The case for a supply-side climate treaty

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Science  26 Jul 2019:
Vol. 365, Issue 6451, pp. 325-327
DOI: 10.1126/science.aax5011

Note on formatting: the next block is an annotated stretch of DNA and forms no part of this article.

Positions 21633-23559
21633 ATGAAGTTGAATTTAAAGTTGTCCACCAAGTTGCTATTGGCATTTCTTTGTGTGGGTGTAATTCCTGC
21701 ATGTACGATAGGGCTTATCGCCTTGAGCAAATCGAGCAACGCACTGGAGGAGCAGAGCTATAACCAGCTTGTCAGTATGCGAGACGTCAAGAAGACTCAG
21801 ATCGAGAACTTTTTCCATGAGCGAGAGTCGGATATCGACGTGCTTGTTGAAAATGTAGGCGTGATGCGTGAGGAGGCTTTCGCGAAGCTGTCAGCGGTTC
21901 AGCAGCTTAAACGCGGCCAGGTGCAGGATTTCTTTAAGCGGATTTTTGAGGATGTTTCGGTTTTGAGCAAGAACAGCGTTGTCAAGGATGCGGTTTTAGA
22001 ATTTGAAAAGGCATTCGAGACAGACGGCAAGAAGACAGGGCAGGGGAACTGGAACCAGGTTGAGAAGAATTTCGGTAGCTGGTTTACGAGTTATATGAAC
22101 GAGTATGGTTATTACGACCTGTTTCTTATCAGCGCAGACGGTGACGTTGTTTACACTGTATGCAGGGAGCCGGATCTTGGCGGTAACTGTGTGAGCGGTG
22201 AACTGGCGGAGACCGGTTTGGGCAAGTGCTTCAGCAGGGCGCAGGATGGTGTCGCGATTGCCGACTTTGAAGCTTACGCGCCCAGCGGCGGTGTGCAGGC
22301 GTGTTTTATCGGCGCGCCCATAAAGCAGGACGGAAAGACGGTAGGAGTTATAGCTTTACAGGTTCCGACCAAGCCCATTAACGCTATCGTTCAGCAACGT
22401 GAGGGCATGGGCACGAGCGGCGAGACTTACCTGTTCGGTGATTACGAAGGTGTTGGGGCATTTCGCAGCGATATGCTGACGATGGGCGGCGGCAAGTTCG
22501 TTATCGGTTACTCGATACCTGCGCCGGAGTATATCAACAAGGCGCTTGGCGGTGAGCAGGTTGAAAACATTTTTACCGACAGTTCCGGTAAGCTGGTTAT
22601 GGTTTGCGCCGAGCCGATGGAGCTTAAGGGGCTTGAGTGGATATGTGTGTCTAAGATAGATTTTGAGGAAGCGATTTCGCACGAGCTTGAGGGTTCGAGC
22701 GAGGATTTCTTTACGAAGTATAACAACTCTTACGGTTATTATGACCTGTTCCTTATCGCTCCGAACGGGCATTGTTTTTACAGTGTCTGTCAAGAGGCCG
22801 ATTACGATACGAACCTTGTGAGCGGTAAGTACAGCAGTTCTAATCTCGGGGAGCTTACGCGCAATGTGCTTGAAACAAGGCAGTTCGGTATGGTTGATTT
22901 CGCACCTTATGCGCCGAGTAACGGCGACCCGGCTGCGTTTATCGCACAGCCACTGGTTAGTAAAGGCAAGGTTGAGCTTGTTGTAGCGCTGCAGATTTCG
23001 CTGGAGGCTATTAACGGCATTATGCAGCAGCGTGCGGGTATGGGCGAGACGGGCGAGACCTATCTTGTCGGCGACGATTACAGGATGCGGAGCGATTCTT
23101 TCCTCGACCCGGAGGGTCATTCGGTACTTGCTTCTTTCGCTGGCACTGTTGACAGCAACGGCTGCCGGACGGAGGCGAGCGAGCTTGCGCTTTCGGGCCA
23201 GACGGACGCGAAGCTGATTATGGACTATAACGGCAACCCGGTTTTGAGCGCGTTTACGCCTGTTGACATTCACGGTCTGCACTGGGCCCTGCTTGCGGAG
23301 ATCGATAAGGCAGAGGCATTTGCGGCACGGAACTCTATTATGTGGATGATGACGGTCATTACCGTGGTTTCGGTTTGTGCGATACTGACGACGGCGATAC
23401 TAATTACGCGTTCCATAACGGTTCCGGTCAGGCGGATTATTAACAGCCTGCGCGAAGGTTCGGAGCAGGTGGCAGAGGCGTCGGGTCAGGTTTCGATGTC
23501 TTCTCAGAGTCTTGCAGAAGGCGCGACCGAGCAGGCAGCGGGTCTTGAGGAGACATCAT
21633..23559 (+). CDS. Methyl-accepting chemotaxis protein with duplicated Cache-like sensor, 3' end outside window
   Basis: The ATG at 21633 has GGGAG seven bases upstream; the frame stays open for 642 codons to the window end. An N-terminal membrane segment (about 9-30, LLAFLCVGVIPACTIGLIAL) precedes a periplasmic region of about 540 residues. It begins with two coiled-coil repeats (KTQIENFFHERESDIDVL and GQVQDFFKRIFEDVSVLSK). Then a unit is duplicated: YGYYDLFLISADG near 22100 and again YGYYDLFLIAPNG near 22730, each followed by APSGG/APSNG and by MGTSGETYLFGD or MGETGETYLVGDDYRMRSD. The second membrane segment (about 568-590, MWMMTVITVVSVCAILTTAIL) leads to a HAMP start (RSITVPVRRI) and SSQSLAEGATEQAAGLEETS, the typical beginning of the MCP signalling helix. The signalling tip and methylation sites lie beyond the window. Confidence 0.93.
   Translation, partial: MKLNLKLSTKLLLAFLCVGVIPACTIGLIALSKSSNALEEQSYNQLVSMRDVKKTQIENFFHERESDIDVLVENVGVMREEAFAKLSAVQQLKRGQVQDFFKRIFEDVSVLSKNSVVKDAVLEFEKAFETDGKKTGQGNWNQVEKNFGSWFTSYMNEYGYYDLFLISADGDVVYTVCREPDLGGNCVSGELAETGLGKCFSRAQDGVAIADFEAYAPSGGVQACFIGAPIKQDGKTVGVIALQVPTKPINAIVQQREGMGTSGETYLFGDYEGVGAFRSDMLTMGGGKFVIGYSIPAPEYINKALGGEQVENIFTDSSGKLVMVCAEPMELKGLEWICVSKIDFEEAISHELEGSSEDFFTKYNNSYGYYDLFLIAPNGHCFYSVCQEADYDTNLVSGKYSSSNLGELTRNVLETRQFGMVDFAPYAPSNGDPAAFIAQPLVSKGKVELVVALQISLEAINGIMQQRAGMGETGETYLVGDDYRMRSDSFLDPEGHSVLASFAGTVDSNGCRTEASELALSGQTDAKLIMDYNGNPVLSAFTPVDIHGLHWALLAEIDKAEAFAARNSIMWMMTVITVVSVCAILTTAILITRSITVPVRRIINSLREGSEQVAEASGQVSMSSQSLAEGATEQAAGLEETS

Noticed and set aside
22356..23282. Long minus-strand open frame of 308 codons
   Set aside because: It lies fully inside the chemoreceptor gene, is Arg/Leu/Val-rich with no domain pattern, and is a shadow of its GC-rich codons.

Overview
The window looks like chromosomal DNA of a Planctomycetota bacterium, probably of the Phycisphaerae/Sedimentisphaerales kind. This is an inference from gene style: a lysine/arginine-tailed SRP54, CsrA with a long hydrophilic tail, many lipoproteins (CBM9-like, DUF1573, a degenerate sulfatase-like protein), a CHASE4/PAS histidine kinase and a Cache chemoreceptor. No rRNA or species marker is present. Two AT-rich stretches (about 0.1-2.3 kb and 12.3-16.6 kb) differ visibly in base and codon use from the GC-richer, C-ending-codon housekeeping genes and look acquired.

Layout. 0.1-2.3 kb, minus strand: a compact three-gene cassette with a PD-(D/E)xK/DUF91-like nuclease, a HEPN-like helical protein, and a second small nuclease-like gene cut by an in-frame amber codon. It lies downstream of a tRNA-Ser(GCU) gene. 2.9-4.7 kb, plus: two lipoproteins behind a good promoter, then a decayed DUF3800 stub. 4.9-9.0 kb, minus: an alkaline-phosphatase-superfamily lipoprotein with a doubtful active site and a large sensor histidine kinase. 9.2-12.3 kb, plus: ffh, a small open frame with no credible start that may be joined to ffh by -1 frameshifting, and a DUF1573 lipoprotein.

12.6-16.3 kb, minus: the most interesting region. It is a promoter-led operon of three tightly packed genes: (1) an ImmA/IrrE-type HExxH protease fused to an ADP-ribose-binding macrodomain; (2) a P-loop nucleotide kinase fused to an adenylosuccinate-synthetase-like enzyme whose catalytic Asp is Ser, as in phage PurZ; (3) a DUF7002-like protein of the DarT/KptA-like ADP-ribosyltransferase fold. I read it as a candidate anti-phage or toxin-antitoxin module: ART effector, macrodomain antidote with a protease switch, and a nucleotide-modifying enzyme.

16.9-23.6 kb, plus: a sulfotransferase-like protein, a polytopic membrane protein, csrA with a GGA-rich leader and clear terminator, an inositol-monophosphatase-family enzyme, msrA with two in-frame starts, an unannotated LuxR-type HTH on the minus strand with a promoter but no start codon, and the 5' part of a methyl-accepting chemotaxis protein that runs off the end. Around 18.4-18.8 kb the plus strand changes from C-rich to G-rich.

During decades of international climate policy negotiations, aiming to limit demand for fossil fuels, the stock of carbon dioxide in the atmosphere has increased considerably, and even the flow of emissions to the atmosphere continues to grow (1). To reach the Paris Agreement's goal of keeping global warming well below 2°C, substantial parts of the world's fossil fuels simply cannot be combusted and must be left in the ground (1, 2). Recent work thus suggests redirecting climate policies toward fossil fuel producers directly (35) by capping the flows of extraction and restricting the stocks of resources available for exploration. We synthesize key economic mechanisms that support this approach, arguing that an international treaty among fossil fuel–producing countries could (i) enhance the impact of the Paris Agreement in the presence of free riders; (ii) stimulate investment in low-carbon technology research and development (R&D); (iii) provide insurance against a failed Paris Agreement; and (iv) make carbon policies more acceptable to fossil fuel producers, thus increasing their support. None of these effects depend on universal producer participation. Moreover, such a treaty need not be costly and could in fact help reduce the costs of the required transition to a low-carbon economy.

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